Sensory experience alters neuronal circuits, which is believed to form the basis for learning and memory. On a microscopic level, structural changes of the neuronal network are prominently observable as experience-dependent addition and removal of cortical dendritic spines. By environmental enrichment, we here applied broad sensory stimulation to mice and followed the consequences to dendritic spines in the somatosensory cortex utilizing in vivo microscopy. Additionally to apical dendrites of layer V neurons, which are typically analyzed in in vivo imaging experiments, we investigated basal dendrites of layer II/III neurons and describe for the first time experience-dependent alterations on this population of dendrites. On both classes of cortical dendrites, enriched environment-induced substantial changes determined by increases in density and turnover of dendritic spines. Previously established spines were lost after enriched stimulation. A fraction of experience-induced gained spines survived for weeks, which might therefore be functionally integrated into the neuronal network. Furthermore, we observed an increased density of spines that appeared only transiently. Together, we speculate that the cognitive benefits seen in environmental-enriched animals might be a consequence of both, a higher connectivity of the neuronal network due to more established synapses and an enhanced flexibility due to more transient spines.
Plastic changes in the neuronal network are believed to form the basis for learning and memory (Bailey and Kandel 1993). These changes occur at synapses either on a molecular level altering the synaptic strength or on a structural level like through the addition and removal of synapses. In the mammalian neocortex, the ability of the network to modulate its connections is most prominent in the developing brain (Hubel and Wiesel 1970; Katz and Shatz 1996), but plasticity was found to remain throughout life (Stepanyants et al. 2002; Chklovskii et al. 2004).
Since Ramon y Cajal dendritic spines have been studied extensively, not least as they can be explored easily with microscopic techniques due to their characteristic morphology. Dendritic spines are small protrusions along the dendrites of pyramidal neurons with a size of 0.5–2 µm and constitute the postsynaptic site of the majority of excitatory synapses (Gray 1959; Nimchinsky et al. 2002). In organotypic slice cultures of hippocampal neurons, a local electrical stimulation, which was sufficient to induce long-term potentiation, lead to the de novo formation of dendritic spines (Engert and Bonhoeffer 1999; Maletic-Savatic et al. 1999; Nagerl et al. 2004, 2007). On the contrary, the retraction of spines was observed after low-frequency stimulation (Nagerl et al. 2004). Time-lapse imaging of dendritic spines in the brain of living mice was enabled by the combined use of multiphoton laser scanning microscopy with transgenic animals expressing fluorescent proteins in neurons (Grutzendler et al. 2002; Trachtenberg et al. 2002). In vivo imaging in the murine cortex revealed 2 classes of dendritic spines, due to their temporal characteristics. Spines that persist for 8 days are in large part stable for much longer time periods and are therefore defined as persistent spines, distinguished from transient spines (Holtmaat et al. 2005). Ultrastructural analysis of in vivo imaged dendritic spines showed that persistent spines have all features of a mature synapse, whereas transient spines lack a presynaptic partner (Knott et al. 2006). Similar results were obtained in cultured hippocampal neurons, confirming that spinogenesis precedes the formation of synapses (Nagerl et al. 2007).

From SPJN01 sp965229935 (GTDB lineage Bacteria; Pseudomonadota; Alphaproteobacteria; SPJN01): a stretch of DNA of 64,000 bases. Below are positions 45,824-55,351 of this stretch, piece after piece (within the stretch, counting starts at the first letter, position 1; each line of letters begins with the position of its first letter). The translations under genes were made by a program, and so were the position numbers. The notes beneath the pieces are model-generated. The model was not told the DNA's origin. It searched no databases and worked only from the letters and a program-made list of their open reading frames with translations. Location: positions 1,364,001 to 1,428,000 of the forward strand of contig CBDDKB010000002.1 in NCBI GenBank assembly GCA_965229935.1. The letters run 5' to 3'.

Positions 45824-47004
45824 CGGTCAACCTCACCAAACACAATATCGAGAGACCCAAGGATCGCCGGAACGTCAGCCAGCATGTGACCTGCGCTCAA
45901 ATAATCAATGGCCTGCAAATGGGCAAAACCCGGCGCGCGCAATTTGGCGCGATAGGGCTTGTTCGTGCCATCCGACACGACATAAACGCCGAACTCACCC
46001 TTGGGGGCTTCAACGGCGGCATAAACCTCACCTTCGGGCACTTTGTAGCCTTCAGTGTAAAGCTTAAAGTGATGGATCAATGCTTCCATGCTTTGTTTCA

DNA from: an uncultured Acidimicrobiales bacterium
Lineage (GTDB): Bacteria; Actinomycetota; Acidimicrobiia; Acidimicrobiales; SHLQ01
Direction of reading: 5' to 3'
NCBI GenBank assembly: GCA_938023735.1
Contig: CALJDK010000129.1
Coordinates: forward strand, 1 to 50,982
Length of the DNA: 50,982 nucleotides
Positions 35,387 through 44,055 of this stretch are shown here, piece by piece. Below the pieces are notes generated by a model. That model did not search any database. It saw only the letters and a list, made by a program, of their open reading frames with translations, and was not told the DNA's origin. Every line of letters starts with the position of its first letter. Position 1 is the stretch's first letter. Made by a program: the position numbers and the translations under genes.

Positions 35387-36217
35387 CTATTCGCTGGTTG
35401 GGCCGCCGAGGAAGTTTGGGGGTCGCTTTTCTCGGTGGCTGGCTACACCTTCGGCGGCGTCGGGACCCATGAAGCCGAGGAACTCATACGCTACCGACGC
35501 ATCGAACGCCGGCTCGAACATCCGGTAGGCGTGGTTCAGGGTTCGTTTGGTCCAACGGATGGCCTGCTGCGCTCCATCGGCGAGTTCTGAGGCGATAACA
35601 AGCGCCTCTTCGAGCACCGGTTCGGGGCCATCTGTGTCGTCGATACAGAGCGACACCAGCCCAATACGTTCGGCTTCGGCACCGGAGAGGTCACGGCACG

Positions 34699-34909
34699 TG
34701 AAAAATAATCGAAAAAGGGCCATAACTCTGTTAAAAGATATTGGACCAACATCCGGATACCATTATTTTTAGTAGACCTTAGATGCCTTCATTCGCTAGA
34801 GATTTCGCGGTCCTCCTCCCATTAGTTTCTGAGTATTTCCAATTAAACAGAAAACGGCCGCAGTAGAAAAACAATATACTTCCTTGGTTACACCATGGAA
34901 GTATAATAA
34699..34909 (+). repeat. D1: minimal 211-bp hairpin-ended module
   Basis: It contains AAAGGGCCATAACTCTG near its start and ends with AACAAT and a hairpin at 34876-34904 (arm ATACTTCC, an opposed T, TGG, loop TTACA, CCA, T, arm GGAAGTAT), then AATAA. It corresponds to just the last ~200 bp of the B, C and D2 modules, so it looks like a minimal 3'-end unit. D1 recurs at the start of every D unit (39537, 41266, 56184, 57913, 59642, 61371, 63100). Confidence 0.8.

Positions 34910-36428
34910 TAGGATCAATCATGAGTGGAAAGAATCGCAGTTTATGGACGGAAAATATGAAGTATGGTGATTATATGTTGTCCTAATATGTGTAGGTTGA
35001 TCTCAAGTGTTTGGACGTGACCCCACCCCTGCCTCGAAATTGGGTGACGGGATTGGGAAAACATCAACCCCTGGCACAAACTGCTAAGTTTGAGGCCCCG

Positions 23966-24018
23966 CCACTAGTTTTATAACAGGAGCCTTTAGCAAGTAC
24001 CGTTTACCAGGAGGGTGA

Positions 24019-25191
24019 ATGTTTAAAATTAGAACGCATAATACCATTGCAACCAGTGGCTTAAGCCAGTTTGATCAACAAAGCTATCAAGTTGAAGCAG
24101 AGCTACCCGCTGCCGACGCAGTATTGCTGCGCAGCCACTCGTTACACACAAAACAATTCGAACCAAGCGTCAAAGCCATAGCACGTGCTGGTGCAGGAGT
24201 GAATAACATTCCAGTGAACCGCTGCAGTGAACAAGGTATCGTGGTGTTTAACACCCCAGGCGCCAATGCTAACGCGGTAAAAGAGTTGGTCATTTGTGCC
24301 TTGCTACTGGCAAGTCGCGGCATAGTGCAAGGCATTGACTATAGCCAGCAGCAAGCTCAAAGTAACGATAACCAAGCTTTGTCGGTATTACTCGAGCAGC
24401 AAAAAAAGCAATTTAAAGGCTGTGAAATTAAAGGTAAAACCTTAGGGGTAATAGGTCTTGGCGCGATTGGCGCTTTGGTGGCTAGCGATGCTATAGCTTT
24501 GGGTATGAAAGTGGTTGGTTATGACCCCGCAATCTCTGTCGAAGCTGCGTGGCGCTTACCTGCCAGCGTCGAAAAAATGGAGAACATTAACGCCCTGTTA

Sensory manipulation was found to strongly affect spine dynamics in vivo in various areas of the cortex of adult mice (reviewed in Fu and Zuo 2011). Most of these investigations used adverse, denervating experimental paradigms like whisker trimming or visual deprivation. Only recently studies report that specific learning tasks like a grabing task, the rotarod, or fear conditioning are associated specifically with either the de novo appearance or, in the latter case, the loss of dendritic spines in corresponding cortical regions (Xu et al. 2009; Yang et al. 2009; Lai et al. 2012). Learning-induced new spines correlate positively with the behavioral outcome and were stable for months. Together, these observations suggest that the experience-dependent formation and the elimination of dendritic spines modulate the cortical neuronal network and might therefore represent a physical basis for life-long memory storage (Xu et al. 2009; Yang et al. 2009).
However, little is known about broad physiological stimulation on the kinetics of cortical dendritic spines. Here, we studied in detail structural plasticity induced by an extensive enriched environment in the somatosensory cortex. Environmental enrichment usually involves a combination of increased sensory, cognitive, and motor stimulation (van Praag et al. 2000). The enrichment stimulation has been shown to improve learning and memory (Meshi et al. 2006), ameliorate neuropathology in models of neurodegenerative diseases like Alzheimer's disease and Parkinsons disease (Bezard et al. 2003; Lazarov et al. 2005), and beneficially influence the consequences of brain injury (Kolb and Gibb 1991). On the structural level, an enriched environment alters brain weight (Bennett et al. 1969) and dendritic branching (Greenough et al. 1973; Mohammed et al. 2002) and increases hippocampal neurogenesis (Kempermann et al. 1997). The spine density of enriched animals was found to be elevated in static ex vivo analysis of rodent brain regions, including the somatosensory cortex (Kolb et al. 2003; Leggio et al. 2005; Gelfo et al. 2009).